The wheelchair is useful for day trips where I can be pushed if the distance is further than I can walk or where the payback would be unmanageable.

However, be warned that you can be swapping one problem for another as after a year of use I had a problem with my shoulder which took a long time to resolve and recovery​ from any injury with CFS is difficult.

I also have a walking frame with 4 wheels and mainly use that to get around and take the view that if I'm too weak to use the frame, I shouldn't be soldiering-on self propelling in the chair. I now have a people carrier and​ take both pieces of equipment out and make the decision on which to use when I get where I'm going.

Being seen as physically disabled is eye-opening; I've been laughed at, huffed and tutted at, ignored, regarded with disgust and had people be overly familiar or act as if I have learning difficulties. Some people are genuinely nice and helpful but you need to be thick skinned for those who are not.

Adaptations to my working pattern and location have had the biggest impact on my walking ability and I use the chair less and less, though I can still go further and faster in the chair than I can on foot.

HPErebus profile image
HPErebus in reply to Antony_M

Thanks! Very insightful! <3

Antony_M profile image
Antony_M in reply to HPErebus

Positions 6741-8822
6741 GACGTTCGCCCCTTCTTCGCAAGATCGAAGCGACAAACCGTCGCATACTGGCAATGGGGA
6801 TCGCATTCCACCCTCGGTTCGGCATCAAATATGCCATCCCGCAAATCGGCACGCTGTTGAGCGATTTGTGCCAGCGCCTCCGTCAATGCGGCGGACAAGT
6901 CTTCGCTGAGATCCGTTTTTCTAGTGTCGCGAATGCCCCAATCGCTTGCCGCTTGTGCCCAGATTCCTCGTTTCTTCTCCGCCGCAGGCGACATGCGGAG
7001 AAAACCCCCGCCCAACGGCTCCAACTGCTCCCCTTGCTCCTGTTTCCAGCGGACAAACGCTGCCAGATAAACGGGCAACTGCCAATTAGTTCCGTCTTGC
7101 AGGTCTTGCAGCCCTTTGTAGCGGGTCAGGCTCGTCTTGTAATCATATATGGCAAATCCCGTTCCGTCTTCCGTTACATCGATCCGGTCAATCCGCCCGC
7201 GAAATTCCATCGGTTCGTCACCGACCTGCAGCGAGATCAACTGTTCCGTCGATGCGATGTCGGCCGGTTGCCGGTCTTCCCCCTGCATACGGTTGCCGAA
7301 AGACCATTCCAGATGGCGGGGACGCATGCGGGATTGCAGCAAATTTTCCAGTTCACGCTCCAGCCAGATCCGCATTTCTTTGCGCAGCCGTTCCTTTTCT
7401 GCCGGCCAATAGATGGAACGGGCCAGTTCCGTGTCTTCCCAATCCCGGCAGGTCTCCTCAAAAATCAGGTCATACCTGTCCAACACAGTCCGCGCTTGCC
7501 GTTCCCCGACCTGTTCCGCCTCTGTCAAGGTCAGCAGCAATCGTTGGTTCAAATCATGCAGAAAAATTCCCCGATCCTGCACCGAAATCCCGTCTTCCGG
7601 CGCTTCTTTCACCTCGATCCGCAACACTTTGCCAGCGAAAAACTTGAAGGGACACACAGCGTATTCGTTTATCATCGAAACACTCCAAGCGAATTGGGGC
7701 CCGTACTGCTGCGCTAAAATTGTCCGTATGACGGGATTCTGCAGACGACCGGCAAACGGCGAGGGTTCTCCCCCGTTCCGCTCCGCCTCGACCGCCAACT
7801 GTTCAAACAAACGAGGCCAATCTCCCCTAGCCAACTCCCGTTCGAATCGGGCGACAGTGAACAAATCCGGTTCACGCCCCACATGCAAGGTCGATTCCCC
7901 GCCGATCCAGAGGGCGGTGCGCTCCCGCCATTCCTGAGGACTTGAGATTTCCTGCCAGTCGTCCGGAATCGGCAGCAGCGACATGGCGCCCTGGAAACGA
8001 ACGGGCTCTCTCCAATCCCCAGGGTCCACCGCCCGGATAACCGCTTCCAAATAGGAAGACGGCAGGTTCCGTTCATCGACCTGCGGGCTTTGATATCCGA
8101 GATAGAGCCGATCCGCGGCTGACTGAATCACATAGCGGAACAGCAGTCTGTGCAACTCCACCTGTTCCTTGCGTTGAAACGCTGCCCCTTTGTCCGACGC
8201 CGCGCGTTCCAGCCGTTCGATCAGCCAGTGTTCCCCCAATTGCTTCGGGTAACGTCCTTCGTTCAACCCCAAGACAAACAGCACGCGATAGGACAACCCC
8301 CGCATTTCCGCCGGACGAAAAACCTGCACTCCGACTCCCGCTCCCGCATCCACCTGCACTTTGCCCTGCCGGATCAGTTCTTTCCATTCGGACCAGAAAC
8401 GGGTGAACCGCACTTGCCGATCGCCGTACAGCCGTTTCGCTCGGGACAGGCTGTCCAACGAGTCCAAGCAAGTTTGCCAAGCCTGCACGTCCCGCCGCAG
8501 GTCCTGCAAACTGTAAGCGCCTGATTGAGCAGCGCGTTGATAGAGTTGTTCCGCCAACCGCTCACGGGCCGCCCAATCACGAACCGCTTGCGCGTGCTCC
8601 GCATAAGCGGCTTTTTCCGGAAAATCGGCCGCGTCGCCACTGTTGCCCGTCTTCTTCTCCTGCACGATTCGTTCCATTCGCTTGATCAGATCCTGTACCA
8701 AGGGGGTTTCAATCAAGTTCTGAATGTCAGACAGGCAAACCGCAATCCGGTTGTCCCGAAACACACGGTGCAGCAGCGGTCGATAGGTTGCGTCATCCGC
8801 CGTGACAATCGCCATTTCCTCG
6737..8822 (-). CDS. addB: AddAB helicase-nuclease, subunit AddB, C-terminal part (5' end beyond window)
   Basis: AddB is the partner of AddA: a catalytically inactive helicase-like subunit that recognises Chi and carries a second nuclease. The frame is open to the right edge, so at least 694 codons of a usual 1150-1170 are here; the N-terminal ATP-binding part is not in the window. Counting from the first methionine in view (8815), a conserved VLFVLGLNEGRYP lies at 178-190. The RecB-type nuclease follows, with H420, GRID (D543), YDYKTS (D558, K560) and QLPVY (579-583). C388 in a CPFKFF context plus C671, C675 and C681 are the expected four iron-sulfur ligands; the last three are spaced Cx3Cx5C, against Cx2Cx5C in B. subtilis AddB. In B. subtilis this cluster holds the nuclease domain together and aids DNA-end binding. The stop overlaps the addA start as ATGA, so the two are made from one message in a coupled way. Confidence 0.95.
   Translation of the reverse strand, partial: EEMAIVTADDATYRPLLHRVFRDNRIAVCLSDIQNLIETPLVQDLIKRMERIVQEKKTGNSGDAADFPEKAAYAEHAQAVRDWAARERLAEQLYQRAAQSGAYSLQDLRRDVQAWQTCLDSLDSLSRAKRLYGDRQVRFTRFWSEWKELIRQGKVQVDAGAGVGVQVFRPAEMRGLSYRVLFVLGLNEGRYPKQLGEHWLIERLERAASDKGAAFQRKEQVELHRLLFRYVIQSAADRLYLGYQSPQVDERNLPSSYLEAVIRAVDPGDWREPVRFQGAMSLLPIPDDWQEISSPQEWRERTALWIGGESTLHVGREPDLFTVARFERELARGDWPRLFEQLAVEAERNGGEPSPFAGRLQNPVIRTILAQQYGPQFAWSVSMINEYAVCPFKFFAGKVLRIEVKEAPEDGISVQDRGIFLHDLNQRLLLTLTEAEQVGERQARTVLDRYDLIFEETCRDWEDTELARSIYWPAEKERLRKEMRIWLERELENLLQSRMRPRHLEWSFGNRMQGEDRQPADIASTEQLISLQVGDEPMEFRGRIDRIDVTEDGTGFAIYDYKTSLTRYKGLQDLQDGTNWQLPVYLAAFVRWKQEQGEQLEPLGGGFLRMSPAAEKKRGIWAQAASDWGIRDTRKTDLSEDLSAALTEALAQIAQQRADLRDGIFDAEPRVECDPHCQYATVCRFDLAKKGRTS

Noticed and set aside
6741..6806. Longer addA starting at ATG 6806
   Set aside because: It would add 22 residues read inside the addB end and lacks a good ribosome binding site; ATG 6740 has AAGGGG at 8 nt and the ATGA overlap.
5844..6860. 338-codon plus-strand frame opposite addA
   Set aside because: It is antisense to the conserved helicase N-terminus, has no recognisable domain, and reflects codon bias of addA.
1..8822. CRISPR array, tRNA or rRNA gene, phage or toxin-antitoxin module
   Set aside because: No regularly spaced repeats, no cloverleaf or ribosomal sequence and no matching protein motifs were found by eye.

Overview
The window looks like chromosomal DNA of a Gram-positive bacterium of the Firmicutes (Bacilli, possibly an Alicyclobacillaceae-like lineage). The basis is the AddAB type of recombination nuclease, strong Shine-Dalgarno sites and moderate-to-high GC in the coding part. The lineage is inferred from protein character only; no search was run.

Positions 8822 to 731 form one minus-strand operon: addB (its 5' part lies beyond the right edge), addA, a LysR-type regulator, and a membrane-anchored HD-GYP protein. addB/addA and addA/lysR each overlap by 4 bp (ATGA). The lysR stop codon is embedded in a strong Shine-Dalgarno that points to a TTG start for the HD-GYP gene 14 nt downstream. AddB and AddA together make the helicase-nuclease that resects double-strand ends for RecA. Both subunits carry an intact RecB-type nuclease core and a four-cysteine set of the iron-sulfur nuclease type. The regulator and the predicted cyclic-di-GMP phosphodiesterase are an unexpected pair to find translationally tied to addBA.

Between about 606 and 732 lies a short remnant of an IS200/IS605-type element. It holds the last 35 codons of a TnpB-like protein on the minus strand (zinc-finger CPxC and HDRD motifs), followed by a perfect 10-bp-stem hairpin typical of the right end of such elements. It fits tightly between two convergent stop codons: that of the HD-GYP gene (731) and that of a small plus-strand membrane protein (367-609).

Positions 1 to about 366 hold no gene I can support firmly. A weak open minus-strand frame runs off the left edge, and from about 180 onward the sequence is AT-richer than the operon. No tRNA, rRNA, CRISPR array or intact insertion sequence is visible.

I hope I can help, any other questions, just feel free to ask.

I first used a manual wheelchair on holiday when we hired one, it was really touch and go as to whether I'd be able to go.

HPErebus profile image
HPErebus in reply to Antony_M

Thank you sir :) x

I hated using a wheelchair,it was my pride,I wasnt ready,now I think of all the things I can do with contest,never mind what others think.

Hi Ronan. I have also only this year been diagnosed after the gradual decline into the ME symptoms over several years. My problems with mobility sound exactly like yours. Sometimes my 'loss of strength' as I call it, happens very suddenly at which point it is hard to move my body, especially my feet. I purchased a mobility scooter having tried one out just before Christmas. Most people I have found; are really pleased with my decision and are glad to see the boost it is giving me. The ability to take myself off out on my scooter is such a positive thing amongst the misery. I highly recommend it. I can go out for the day with a friend, take my God-daughter out with my family. This would otherwise not be possible. It opens up a whole new world. My only caution is that I find I cannot do this too many times in a week. sometimes I get payback from it. Despite this; the positives far outweigh the negatives. Please do consider this route! All the best :)